The Solonian Constitution was created by Solon in the early 6th century BC. At the time of Solon the Athenian State was almost falling to pieces in consequence of dissensions between the parties into which the population was divided. Solon wanted to revise or abolish the older laws of Draco. Solon promulgated a code of laws embracing the whole of public and private life, the salutary effects of which lasted long after the end of his constitution.
Under Solon's reforms, all debts were abolished and all debt-slaves were freed. The status of the hectemoroi (the "one-sixth workers"), who farmed in an early form of serfdom, was also abolished. These reforms were known as the Seisachtheia. Solon's constitution reduced the power of the old aristocracy by making wealth rather than birth a criterion for holding political positions, a system called timokratia or Timocracy. Citizens were also divided based on their land production: Pentacosiomedimnoi, Hippeis, Zeugitae, and Thetes. The lower assembly was given the right to hear appeals, and Solon also created the higher assembly. Both of these were meant to decrease the power of the Areopagus, the aristocratic council. The only parts of Draco's code that Solon kept were the laws regarding homicide. The constitution was written as poetry, and as soon as it was introduced, Solon went into self-imposed exile for 10 years so he would not be tempted to take power as a tyrant.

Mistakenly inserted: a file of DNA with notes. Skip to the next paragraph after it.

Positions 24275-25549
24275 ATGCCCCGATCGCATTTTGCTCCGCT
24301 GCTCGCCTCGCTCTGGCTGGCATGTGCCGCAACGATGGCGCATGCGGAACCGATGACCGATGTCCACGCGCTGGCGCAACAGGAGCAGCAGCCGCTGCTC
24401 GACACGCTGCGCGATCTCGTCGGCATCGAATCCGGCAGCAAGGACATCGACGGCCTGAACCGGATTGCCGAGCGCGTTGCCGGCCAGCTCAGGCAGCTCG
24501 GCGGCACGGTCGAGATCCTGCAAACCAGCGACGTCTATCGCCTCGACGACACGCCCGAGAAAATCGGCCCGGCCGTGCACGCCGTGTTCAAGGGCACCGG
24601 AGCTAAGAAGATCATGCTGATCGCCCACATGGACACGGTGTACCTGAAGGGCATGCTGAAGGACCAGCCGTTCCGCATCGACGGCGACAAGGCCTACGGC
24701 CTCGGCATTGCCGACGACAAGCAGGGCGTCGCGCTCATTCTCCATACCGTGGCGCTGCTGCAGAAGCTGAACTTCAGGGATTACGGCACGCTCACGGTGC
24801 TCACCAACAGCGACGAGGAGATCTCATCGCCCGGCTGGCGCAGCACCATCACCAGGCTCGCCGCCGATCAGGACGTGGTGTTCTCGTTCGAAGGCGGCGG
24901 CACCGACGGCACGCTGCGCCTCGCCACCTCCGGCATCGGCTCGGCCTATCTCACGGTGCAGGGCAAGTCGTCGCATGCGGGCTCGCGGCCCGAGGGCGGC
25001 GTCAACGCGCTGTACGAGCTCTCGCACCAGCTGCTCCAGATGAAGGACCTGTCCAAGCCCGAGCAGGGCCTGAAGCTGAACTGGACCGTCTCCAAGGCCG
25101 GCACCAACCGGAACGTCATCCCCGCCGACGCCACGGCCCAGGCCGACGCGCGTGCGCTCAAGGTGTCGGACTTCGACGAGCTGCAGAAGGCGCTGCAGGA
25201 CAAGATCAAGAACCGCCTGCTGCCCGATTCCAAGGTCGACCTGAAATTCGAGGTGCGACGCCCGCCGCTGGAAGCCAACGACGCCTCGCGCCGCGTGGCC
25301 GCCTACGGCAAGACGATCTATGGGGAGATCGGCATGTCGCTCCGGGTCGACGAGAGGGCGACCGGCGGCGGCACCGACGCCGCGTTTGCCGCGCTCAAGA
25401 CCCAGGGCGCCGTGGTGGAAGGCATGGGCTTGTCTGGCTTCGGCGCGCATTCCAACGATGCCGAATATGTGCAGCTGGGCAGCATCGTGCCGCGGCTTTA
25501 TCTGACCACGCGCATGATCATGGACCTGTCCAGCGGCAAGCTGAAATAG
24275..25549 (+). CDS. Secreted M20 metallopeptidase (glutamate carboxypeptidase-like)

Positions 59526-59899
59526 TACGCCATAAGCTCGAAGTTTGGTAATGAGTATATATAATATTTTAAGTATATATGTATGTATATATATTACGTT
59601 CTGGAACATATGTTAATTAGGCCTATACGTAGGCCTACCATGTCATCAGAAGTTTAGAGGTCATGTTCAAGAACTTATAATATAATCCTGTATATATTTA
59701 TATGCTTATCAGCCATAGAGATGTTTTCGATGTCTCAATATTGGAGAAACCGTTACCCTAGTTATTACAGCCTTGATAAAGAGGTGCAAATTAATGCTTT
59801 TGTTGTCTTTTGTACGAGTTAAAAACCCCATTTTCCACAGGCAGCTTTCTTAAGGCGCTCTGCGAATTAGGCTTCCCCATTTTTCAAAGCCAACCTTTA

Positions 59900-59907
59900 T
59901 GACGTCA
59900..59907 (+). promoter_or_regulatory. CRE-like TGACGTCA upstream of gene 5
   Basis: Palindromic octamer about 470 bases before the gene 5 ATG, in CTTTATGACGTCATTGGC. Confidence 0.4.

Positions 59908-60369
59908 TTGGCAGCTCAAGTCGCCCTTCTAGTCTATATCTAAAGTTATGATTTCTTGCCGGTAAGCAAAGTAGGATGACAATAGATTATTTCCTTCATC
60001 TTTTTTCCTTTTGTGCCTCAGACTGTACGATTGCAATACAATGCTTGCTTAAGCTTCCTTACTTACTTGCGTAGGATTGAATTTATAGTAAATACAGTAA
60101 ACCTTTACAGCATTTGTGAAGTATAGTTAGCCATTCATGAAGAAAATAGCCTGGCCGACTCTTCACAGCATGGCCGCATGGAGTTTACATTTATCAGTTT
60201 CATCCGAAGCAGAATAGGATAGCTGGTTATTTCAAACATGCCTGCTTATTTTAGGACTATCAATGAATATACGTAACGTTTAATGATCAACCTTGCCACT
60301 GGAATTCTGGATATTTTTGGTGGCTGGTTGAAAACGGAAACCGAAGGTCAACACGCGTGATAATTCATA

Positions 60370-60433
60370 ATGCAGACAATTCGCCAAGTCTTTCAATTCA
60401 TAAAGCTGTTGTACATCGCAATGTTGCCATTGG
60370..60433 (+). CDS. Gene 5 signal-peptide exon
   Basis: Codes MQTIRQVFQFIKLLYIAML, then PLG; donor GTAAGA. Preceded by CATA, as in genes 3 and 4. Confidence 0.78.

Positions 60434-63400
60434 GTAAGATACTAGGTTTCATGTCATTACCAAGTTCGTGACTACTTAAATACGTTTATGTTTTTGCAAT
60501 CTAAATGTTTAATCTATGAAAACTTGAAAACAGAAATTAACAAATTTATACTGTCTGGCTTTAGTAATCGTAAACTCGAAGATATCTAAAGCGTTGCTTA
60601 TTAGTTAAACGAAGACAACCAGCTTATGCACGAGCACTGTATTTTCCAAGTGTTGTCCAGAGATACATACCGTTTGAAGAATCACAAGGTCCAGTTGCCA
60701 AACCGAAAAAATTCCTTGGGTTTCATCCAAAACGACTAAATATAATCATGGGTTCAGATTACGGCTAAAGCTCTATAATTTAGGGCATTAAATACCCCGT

The pentacosiomedimni or pentakosiomedimnoi (Greek: πεντακοσιομέδιμνοι) were the top class of citizens: those whose property or estate could produce 500 medimnoi of wet or dry goods (or their equivalent), per year. They were eligible for all top positions of government in Athens. These were: